Bill Parker, a sales representative for a food companyin Daytona Beach, Florida, was very excited about thenew line of products his company was introducing andwas upset when the manager of a large independentfood market turned down the opportunity to carry it inhis store. Bill brooded all day over this rejection anddecided to return to the store before he went home thatevening and try again.

“Jack,” he said, “since I left this morning I realized Ihadn’t given you the entire picture of our new line, andI would appreciate some of your time to tell you aboutthe points I omitted. I have respected the fact that youare always willing to listen and are big enough to changeyour mind when the facts warrant a change.”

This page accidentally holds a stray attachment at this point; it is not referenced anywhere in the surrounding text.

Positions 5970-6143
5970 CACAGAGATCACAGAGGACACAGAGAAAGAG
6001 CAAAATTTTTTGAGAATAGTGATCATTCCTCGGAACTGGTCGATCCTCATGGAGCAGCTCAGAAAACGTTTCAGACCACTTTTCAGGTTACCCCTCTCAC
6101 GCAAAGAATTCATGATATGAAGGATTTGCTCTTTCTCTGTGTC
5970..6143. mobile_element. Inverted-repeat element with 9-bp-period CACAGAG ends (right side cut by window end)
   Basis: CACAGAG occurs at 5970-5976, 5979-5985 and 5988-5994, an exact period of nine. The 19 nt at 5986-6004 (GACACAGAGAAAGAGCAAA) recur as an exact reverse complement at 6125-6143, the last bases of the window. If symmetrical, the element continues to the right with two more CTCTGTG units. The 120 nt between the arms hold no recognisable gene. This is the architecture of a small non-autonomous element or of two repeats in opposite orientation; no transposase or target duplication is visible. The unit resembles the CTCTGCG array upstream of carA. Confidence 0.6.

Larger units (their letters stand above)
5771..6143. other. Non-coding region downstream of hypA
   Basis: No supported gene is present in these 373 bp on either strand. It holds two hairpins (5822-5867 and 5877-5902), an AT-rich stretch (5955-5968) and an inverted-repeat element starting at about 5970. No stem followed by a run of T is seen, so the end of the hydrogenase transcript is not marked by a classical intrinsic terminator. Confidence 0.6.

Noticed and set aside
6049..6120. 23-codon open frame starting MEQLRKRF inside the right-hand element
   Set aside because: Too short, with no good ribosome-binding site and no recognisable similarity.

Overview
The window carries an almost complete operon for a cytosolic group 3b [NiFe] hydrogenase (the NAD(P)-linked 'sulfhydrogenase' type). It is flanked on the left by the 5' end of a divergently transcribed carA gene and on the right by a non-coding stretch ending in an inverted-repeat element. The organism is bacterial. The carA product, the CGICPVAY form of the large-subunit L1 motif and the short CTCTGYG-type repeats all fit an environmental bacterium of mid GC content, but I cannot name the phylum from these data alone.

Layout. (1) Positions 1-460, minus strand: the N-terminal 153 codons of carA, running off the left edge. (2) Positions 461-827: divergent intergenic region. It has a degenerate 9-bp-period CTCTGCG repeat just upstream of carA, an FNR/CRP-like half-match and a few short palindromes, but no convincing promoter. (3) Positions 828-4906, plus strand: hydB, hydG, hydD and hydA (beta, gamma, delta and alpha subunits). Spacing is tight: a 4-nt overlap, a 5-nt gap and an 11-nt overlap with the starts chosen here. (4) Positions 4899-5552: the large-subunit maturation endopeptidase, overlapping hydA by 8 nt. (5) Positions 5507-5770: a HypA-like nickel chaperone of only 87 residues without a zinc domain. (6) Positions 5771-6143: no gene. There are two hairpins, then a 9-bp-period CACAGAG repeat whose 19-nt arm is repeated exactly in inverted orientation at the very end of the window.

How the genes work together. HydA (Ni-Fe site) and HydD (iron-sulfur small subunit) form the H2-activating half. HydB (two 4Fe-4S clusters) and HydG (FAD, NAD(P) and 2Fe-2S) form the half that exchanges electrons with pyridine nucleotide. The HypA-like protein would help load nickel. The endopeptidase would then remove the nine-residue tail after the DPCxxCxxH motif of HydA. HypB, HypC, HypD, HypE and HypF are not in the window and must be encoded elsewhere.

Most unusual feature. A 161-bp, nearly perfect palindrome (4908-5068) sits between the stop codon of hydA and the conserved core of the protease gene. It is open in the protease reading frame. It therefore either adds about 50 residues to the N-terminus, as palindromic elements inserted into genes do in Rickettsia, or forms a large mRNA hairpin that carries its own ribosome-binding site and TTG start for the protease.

Could Jack refuse to give him another hearing? Notwith that reputation to live up to.

One morning Dr. Martin Fitzhugh, a dentist in Dublin,Ireland, was shocked when one of his patientspointed out to him that the metal cup holder which shewas using to rinse her mouth was not very clean. True,the patient drank from the paper cup, not the holder, butit certainly was not professional to use tarnished equipment.

When the patient left, Dr. Fitzhugh retreated to hisprivate office to write a note to Bridgit, the charwoman,who came twice a week to clean his office. Hewrote:

My dear Bridgit,

I see you so seldom, I thought I’d take the time to thankyou for the fine job of cleaning you’ve been doing. By theway, I thought I’d mention that since two hours, twice aweek, is a very limited amount of time, please feel free towork an extra half hour from time to time if you feel youneed to do those “once-in-a-while” things like polishingthe cup holders and the like. I, of course, will pay you forthe extra time.